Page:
• Toyota Practical Problem Solving Process (20% tools, 80% thinking)

3 types of measures at TOYOTA
• Global performance • Operational performance • Stretch improvement metrics “process orientation”

Hoshin kanri (policy deployment process) for stretching the improvement goals

Adapt-Develop-Sustain
• Value Stream Mapping- Material and Information Flow Diagram (Mike Rother and John Shook, 1999) • Project review events (Hansei) • Box- process, triangle- inventory • Task time- TT, Time in System- TIS, Value Ratio- VR • Core Value Stream

A Toyota leader’s view of the Toyota Production System

PEOPLE PHILOSOPHICAL

TOYOTA LEADERSHIP MODEL
Toyota Leaders
Bottom-Up (Development) Group Facilitator
“You’re empowered!”

Builder of Learning Organizations “Here is our purpose and direction- I will guide and coach”

Top-Down (Directives)

Bureaucratic Managers “Follow the rules!”

Task Master “Here is what to do and Howdo it!”

General Management Expertise

In-Depth understanding of Work

Supply chain need hierarchy
Learning Next Level of Improvement Enterprise

Enabling Systems Clear Expectations
Stability

Stable, Reliable Processes Fair and Honorable Business Relations

Alternative Toyota Decision making methods
Preferred
Group Consensus with Full Authority

Level of Involvement

Seek group Input, then decide and announce Seek Individual Input, then decide and announce Decide and Announce

Group Consensus, Management Approval

Fallback (if consensus not achieved )

Fallback (if consensus not achieved )

Time

1. Initial Problem Perception
(Large, Vague, complicated problem

2. Clarify the Problem

Grasp the Situation

The “Real” Problem 3. Locate Cause/ Point of Cause POC Basic Cause and Effect Investigation 4. 5- Whys? Investigation of Root Cause

--------------------------------Cause Investigation ---------------------------------

Root Cause
5. Countermeasure

6. Evaluate
7. Standardize

Toyota’s practical problem-solving process

Policy deployment process (hoshin kanri)
Targets for Organization Time Quality Cost Innovation Executive Staff

High-Level Plan

Improvement? Who? Method? Target? Time?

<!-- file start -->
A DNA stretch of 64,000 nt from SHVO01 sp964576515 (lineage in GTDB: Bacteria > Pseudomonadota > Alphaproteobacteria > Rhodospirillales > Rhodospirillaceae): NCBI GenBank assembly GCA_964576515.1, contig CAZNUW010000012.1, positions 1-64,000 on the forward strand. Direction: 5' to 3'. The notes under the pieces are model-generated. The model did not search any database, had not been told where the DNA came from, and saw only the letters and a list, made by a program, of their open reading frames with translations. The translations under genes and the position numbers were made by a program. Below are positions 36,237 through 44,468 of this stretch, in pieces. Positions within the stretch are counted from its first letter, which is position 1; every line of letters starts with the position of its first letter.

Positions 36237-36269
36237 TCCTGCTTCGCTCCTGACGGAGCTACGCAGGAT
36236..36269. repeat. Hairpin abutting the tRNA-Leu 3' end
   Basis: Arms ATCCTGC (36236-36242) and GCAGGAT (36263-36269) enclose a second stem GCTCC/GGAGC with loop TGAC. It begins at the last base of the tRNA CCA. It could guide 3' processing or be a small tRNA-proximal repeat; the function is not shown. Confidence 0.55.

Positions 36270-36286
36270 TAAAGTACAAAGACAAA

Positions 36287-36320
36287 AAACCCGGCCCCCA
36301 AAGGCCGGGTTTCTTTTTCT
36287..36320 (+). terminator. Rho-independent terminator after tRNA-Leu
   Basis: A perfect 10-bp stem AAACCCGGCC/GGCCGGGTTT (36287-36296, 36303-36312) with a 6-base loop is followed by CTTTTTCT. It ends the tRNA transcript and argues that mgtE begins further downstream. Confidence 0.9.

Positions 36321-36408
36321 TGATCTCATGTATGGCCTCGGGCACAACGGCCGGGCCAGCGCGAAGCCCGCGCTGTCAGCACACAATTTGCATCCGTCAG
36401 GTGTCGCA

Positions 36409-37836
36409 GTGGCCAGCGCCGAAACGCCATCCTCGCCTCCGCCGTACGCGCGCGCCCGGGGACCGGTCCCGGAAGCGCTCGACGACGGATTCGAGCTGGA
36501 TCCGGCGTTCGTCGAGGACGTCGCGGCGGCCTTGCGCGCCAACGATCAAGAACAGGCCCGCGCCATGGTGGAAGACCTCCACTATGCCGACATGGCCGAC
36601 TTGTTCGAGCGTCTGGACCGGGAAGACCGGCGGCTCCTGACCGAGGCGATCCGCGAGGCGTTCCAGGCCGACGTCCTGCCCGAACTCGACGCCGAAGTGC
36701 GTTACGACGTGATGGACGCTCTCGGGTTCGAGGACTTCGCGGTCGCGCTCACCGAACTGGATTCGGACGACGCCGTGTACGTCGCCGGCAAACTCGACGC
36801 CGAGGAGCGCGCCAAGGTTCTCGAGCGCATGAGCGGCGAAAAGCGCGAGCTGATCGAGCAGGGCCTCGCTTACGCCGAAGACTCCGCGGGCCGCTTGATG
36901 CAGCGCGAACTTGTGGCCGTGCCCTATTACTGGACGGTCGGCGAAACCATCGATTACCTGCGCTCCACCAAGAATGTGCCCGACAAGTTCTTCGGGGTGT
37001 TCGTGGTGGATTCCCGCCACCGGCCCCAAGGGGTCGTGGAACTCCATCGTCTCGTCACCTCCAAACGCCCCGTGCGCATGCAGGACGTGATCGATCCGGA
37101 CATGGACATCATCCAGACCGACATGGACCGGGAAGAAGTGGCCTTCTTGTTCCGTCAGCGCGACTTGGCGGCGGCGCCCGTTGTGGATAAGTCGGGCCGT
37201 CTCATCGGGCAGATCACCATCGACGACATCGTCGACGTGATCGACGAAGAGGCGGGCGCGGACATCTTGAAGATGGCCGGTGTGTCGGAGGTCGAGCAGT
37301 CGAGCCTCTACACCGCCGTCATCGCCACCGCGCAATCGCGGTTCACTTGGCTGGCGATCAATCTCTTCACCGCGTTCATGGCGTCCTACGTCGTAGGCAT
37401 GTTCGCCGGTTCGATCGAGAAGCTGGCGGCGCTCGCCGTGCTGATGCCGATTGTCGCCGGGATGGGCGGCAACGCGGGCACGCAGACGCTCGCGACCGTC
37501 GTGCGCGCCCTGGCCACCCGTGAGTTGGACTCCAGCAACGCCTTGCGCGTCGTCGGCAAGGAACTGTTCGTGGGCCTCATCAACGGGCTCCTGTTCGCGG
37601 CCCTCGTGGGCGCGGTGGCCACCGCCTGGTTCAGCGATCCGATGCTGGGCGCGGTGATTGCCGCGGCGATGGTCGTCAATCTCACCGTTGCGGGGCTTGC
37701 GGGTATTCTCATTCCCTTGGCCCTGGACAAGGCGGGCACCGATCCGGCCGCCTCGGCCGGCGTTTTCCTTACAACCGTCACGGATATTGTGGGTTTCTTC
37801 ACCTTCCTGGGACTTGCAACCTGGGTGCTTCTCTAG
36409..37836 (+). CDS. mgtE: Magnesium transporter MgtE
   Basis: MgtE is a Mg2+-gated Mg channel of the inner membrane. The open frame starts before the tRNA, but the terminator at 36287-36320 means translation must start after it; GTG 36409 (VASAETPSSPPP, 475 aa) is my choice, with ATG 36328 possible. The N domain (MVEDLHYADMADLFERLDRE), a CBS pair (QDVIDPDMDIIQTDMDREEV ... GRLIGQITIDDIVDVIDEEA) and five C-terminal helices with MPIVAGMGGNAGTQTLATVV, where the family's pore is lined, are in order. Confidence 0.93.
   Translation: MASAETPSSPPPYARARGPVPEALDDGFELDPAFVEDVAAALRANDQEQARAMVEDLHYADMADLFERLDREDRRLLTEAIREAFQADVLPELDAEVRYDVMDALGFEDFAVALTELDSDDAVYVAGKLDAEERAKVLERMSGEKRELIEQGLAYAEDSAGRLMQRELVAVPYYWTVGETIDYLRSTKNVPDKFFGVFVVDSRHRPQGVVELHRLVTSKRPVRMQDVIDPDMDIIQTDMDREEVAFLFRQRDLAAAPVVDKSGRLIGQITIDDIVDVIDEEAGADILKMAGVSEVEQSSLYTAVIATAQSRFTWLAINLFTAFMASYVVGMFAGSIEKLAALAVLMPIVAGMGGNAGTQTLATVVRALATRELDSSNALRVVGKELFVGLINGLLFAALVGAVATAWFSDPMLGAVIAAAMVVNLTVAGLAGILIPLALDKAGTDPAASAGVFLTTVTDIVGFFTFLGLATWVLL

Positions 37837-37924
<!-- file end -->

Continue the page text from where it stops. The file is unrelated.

Manager/ Supervisor

Plan- Do Work Plan by item Action Measurement Countermeasure Work Team

Check Improvement? Method? Result? Countermeasure? Target & Time? All 3 Levels

Creating flow and PDCA
Create Flow (Act)

Evaluate Results (Check)

Eliminate Waste

Surface Problems (Plan)

Counter Measures (Do)

Kaizen workshops
• Phase I • Phase II • Phase III

Phase I- Preparation for the workshop
1. 2. 3. 4. 5. Clearly define the scope Set objectives Create preliminary current state map Collect all relevant documents Post a preliminary current state map in the team room

Phase II- The Kaizen Workshop
1. Who is the customer? 2. Analyze the current state
Valued added Non-Value added. What is pure waste? Non-Value added, but Required (incidental work)

3. Develop future state vision 4. Implementation 5. Evaluate: measuring performance

Phase III- After the workshop- Sustaining and Continuous Improvement
• Review the status of action items • Review process metrics • Discuss additional opportunities for improvements • Continue to improve the process

Factors influencing Top Leaders in Lean vision
1. 2. 3. 4. Ownership structure Promote from within Environmental pressures Experience with lean

Myth versus reality of TPS
What TPS is not
• A tangible recipe for success • A management project or program • A set of tools for implementation • A system for production floor only • Implementable in a short or midterm period

What TPS is
• A consistent way of thinking • A total management philosophy • Focus on total customer satisfaction • An environment of teamwork and improvement • A never ending search for a better way • Quality built in process • Organized, disciplined workplace • evolutionary

Why Changing Culture is so Difficult?
• Tip of the iceberg- Kanban, 5S, Charts, Teams,
Andon, Slogans, Value Stream Maps

• Immersed iceberg- Culture Change
(Involve people in continuous improvement to eliminate waste through the Toyota Way)

13 Tips for Transitioning Your Company to a Lean Enterprise
1. Start with action in the technical system; follow quickly with cultural change 2. Learn by doing first and training second 3. Start with value stream pilots to demonstrate lean as a system and provide a “go see” model 4. Use value stream mapping to develop future state visions and help “learn to see”

5. Use kaizen workshops to teach and make rapid changes 6. Organize around value streams 7. Make it mandatory 8. A crisis may prompt a lean movement, but may not be necessary to turn a company around 9. Be opportunistic in identifying opportunities for big financial impacts

10.Realign metrics with a value stream perspective 11.Build on your company’s roots to develop your own way 12.Hire or develop lean leaders and develop a succession system 13.Use experts for teaching and getting quick results

Thank you…..!